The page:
There are a few other actors I wish to mention. First,there’s Robert Vaughn as a sleazy senator named Parker. It was fun seeing him in a movie with McQueen again (they previously worked together on the action classic Bullitt). We also get the wonderful William Holden as Jim Duncan, the head of Duncan Enterprises, the architectural/construction empire that built the building. Holden had a long and impressive career like Paul Newman. And even though he isn’t the star of the show, every second he’s onscreen is compelling. Finally, I want to give a shout out to the actor I least expected to see in this movie: Fred Astaire. He sadly doesn’t get to dance in this film. But it’s fun to see him branch out into dramatic territory playing shady businessman Harlee Claiborne. Just seeing him in the movie made me smile.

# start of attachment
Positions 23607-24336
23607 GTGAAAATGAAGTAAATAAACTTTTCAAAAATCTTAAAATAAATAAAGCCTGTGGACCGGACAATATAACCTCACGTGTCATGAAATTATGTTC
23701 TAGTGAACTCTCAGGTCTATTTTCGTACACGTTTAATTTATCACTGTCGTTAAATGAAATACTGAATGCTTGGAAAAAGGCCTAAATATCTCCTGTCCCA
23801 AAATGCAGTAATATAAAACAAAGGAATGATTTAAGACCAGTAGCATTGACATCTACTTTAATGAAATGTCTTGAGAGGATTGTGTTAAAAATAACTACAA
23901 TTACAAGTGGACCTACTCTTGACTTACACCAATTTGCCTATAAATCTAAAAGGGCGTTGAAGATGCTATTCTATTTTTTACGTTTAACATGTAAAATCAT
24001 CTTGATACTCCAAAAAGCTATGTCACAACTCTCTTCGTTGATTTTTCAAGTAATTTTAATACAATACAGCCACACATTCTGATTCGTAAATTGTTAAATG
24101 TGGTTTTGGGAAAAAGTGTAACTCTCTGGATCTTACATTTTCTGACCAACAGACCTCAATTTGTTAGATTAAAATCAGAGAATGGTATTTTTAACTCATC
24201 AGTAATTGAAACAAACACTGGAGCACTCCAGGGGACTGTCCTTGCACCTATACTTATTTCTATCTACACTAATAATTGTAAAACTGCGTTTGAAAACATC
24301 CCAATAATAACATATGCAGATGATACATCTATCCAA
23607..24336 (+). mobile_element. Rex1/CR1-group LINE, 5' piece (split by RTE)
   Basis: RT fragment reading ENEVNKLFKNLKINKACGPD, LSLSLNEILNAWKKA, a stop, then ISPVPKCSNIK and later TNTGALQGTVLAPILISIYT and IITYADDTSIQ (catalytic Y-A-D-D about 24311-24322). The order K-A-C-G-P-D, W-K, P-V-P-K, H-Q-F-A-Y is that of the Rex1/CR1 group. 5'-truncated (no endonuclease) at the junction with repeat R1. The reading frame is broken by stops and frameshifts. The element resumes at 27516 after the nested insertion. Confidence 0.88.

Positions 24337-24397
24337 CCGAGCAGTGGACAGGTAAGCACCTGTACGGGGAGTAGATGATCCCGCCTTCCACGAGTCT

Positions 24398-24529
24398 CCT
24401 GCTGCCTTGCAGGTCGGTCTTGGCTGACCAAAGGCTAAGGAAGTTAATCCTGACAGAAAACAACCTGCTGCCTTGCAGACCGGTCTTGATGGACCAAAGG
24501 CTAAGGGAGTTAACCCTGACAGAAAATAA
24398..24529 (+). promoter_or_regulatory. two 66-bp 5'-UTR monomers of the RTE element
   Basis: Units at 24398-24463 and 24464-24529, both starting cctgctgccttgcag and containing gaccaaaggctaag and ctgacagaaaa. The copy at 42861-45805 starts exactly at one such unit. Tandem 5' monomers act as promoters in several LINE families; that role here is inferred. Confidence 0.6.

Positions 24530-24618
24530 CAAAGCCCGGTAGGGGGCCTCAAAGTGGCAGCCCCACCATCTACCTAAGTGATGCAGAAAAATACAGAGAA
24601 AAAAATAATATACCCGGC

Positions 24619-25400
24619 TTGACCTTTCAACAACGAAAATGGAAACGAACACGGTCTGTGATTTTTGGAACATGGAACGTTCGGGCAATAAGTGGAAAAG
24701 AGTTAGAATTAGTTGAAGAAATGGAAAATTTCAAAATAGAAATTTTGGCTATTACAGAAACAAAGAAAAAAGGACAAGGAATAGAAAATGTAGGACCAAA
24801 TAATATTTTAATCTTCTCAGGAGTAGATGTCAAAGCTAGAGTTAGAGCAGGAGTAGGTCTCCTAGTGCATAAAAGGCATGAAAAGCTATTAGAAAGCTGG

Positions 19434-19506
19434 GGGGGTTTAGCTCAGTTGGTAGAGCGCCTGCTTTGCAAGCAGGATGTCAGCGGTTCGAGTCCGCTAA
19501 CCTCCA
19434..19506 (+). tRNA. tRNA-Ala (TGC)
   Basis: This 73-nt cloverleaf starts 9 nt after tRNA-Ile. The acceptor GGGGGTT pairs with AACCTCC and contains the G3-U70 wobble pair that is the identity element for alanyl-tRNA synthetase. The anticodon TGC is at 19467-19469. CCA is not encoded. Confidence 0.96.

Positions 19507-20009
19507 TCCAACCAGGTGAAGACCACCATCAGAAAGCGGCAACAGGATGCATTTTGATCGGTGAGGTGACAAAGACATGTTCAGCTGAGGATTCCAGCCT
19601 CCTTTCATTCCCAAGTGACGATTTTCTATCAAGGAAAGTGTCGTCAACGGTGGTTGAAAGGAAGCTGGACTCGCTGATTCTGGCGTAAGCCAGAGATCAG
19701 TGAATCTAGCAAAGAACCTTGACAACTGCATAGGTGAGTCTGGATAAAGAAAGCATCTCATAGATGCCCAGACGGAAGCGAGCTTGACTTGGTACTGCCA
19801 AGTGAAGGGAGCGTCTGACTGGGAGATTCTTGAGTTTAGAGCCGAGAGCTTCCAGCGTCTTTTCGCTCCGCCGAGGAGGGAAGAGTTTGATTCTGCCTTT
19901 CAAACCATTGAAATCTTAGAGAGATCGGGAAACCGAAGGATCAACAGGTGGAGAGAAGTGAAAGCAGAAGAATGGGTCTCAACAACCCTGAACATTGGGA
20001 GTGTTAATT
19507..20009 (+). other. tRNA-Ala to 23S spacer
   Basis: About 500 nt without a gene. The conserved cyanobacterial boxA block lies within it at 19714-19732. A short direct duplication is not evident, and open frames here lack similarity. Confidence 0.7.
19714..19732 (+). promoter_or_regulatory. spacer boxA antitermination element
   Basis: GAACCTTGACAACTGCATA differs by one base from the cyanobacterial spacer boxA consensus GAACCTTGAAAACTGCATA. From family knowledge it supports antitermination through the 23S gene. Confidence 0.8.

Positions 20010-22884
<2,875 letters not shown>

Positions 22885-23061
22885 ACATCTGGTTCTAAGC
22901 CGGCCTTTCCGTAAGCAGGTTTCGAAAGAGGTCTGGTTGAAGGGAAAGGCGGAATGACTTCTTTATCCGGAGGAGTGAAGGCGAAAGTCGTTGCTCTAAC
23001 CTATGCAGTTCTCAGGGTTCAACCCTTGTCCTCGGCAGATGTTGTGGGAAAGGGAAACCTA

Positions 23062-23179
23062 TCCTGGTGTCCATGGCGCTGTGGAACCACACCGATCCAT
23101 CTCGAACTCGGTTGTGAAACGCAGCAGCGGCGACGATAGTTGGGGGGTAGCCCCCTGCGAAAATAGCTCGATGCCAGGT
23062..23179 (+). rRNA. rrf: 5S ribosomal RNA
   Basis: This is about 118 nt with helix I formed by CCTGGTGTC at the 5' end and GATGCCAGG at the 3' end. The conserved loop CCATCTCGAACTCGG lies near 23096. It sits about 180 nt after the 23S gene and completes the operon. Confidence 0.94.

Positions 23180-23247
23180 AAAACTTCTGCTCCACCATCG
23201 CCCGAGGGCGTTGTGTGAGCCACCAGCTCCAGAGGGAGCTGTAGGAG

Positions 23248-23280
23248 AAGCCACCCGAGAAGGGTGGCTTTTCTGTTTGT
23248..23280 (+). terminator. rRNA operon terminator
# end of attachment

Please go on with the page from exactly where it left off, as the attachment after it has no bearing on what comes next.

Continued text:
The other things that stands out about The Towering Inferno are its cinematography and music. The film was photographed by Fred J. Koenekamp and Joseph F. Biroc. They won well-deserved Oscars. You can feel the intensity of the flames on the screen and feel the panic of the doomed party attendees in the way closeups are used of their faces. I mentioned earlier that John Williams scored The Towering Inferno. It has some good light music for the earlier celebratory parts of the film. But when things start to hit the fan, Williams delivers some solid action music. I would encourage you to go online and listen to it. One of the reasons Williams has lasted so long is that he can compose for basically any genre. When you can score Schindler’s List, Catch Me If You Can, and Star Wars, that is range.